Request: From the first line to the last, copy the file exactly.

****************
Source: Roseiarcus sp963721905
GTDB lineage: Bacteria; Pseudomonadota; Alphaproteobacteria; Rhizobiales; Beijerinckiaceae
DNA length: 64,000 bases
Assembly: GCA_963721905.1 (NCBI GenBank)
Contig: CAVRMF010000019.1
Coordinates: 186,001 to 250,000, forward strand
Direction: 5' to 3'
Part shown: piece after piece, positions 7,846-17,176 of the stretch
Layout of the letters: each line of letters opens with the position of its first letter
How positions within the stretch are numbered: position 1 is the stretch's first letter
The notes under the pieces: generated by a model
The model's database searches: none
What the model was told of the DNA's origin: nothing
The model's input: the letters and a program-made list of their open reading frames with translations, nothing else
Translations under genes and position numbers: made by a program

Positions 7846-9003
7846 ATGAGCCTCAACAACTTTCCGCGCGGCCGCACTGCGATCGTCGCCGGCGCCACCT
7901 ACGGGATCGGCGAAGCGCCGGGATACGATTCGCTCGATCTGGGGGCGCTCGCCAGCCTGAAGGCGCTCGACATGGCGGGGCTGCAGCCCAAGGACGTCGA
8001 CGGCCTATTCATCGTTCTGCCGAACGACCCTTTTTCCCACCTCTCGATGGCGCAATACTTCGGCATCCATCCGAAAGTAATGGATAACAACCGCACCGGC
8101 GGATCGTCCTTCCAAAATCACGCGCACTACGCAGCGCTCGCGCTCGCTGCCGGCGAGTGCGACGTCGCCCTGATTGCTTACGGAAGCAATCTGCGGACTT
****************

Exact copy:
Source: Roseiarcus sp963721905
GTDB lineage: Bacteria; Pseudomonadota; Alphaproteobacteria; Rhizobiales; Beijerinckiaceae
DNA length: 64,000 bases
Assembly: GCA_963721905.1 (NCBI GenBank)
Contig: CAVRMF010000019.1
Coordinates: 186,001 to 250,000, forward strand
Direction: 5' to 3'
Part shown: piece after piece, positions 7,846-17,176 of the stretch
Layout of the letters: each line of letters opens with the position of its first letter
How positions within the stretch are numbered: position 1 is the stretch's first letter
The notes under the pieces: generated by a model
The model's database searches: none
What the model was told of the DNA's origin: nothing
The model's input: the letters and a program-made list of their open reading frames with translations, nothing else
Translations under genes and position numbers: made by a program

Positions 7846-9003
7846 ATGAGCCTCAACAACTTTCCGCGCGGCCGCACTGCGATCGTCGCCGGCGCCACCT
7901 ACGGGATCGGCGAAGCGCCGGGATACGATTCGCTCGATCTGGGGGCGCTCGCCAGCCTGAAGGCGCTCGACATGGCGGGGCTGCAGCCCAAGGACGTCGA
8001 CGGCCTATTCATCGTTCTGCCGAACGACCCTTTTTCCCACCTCTCGATGGCGCAATACTTCGGCATCCATCCGAAAGTAATGGATAACAACCGCACCGGC
8101 GGATCGTCCTTCCAAAATCACGCGCACTACGCAGCGCTCGCGCTCGCTGCCGGCGAGTGCGACGTCGCCCTGATTGCTTACGGAAGCAATCTGCGGACTT